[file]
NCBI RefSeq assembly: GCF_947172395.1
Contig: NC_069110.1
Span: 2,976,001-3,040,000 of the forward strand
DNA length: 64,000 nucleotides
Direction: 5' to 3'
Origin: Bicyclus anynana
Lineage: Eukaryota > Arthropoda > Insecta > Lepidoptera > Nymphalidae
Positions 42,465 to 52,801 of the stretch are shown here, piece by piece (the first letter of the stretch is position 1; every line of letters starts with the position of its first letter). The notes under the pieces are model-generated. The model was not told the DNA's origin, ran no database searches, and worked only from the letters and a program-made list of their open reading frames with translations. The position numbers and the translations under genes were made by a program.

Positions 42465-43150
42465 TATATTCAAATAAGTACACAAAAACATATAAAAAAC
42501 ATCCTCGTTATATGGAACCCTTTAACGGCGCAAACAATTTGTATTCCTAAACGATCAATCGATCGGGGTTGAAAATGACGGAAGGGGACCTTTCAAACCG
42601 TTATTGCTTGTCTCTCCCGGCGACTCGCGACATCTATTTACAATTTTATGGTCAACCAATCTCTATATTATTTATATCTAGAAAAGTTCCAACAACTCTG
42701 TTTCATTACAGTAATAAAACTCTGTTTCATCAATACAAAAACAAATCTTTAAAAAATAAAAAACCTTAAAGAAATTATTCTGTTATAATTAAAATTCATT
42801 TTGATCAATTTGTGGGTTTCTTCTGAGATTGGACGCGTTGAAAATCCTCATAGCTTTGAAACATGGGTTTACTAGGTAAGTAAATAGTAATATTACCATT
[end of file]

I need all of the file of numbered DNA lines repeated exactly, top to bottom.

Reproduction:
NCBI RefSeq assembly: GCF_947172395.1
Contig: NC_069110.1
Span: 2,976,001-3,040,000 of the forward strand
DNA length: 64,000 nucleotides
Direction: 5' to 3'
Origin: Bicyclus anynana
Lineage: Eukaryota > Arthropoda > Insecta > Lepidoptera > Nymphalidae
Positions 42,465 to 52,801 of the stretch are shown here, piece by piece (the first letter of the stretch is position 1; every line of letters starts with the position of its first letter). The notes under the pieces are model-generated. The model was not told the DNA's origin, ran no database searches, and worked only from the letters and a program-made list of their open reading frames with translations. The position numbers and the translations under genes were made by a program.

Positions 42465-43150
42465 TATATTCAAATAAGTACACAAAAACATATAAAAAAC
42501 ATCCTCGTTATATGGAACCCTTTAACGGCGCAAACAATTTGTATTCCTAAACGATCAATCGATCGGGGTTGAAAATGACGGAAGGGGACCTTTCAAACCG
42601 TTATTGCTTGTCTCTCCCGGCGACTCGCGACATCTATTTACAATTTTATGGTCAACCAATCTCTATATTATTTATATCTAGAAAAGTTCCAACAACTCTG
42701 TTTCATTACAGTAATAAAACTCTGTTTCATCAATACAAAAACAAATCTTTAAAAAATAAAAAACCTTAAAGAAATTATTCTGTTATAATTAAAATTCATT
42801 TTGATCAATTTGTGGGTTTCTTCTGAGATTGGACGCGTTGAAAATCCTCATAGCTTTGAAACATGGGTTTACTAGGTAAGTAAATAGTAATATTACCATT